This week’s selection is “The Zombie Apocalypse Guide to 3D printing” by Clifford T Smyth.
There are many reasons to make use of a 3D printer, and I suppose a zombie apocalypse would be one of them, although I must admit I have not actually considered this particular scenario. At least not recently, anyway.
Does author Smyth really believe in a zombie apocalypse? It turns out, no. He says in the book’s introduction:
“The zombie apocalypse paradigm is used as a literary device to set the stage for an emphasis on independence, utility, and practicality.”
Aha, that makes a lot of sense. If you think about it, if you really were frantically 3D printing parts during the apocalypse you would certainly have to consider a number of best practices. You don’t want your bow to crack due to poorly chosen infill percentages just as a hungry zombie is approaching, do you?
The book proceeds immediately along these lines, as its first section is “Designing and Printing stuff that won’t break when you need it to work”. That is always a concern, but with the spectre of a zombie apocalypse looming, it’s something that needs more of your attention.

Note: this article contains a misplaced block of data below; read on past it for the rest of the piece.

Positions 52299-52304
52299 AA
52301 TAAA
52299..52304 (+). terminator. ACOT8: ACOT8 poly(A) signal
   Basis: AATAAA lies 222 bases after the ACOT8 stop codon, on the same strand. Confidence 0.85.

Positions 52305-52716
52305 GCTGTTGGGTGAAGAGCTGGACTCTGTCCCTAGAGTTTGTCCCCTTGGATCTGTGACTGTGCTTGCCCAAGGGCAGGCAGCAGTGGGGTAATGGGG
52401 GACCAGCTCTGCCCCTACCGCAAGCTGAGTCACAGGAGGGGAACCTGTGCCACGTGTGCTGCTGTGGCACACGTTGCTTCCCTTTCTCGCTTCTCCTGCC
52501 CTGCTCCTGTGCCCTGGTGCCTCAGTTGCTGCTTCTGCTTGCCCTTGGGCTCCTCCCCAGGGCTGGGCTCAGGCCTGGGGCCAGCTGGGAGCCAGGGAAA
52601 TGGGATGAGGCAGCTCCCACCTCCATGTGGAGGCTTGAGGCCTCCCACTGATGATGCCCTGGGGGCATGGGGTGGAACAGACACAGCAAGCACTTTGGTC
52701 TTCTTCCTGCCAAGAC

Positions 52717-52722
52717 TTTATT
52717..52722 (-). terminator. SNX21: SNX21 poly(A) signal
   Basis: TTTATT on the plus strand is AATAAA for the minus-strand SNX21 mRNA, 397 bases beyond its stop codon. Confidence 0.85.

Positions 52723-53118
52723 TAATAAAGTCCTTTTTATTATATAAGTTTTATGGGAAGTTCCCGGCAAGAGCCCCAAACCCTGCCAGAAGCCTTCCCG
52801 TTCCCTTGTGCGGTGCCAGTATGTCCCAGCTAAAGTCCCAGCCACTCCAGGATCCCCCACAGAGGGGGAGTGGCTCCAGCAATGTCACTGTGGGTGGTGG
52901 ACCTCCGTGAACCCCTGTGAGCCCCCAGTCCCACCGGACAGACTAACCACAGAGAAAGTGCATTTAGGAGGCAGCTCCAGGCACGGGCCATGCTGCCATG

More practically, the book also provides solid advice on how to go about “prototyping and printing replacement parts”. That’s certainly a mandatory capability during the apocalypse, but is also a very handy skill at any time. I do this all the time now, and you should too.
Another chapter explores how to “make things fit”. This is a critical design and print skill when making things composed of several parts. It’s relatively simple to 3D print a single object, but when there are more involved, things get tricky. Do they actually fit together? What print sizing tweaks are required to ensure success? How do you make a working hinge? How can snap fit items be designed? These and similar questions are answered.
Finally, the book closes with a discussion of how to get the most from your 3D printer, as well as a number of case studies to illustrate the points made in the book. This involves tuning, calibration, and even troubleshooting problems, which, of course, you must do yourself during the apocalypse.
Hold on, I almost always have to do my own troubleshooting today!
Are we in the apocalypse already?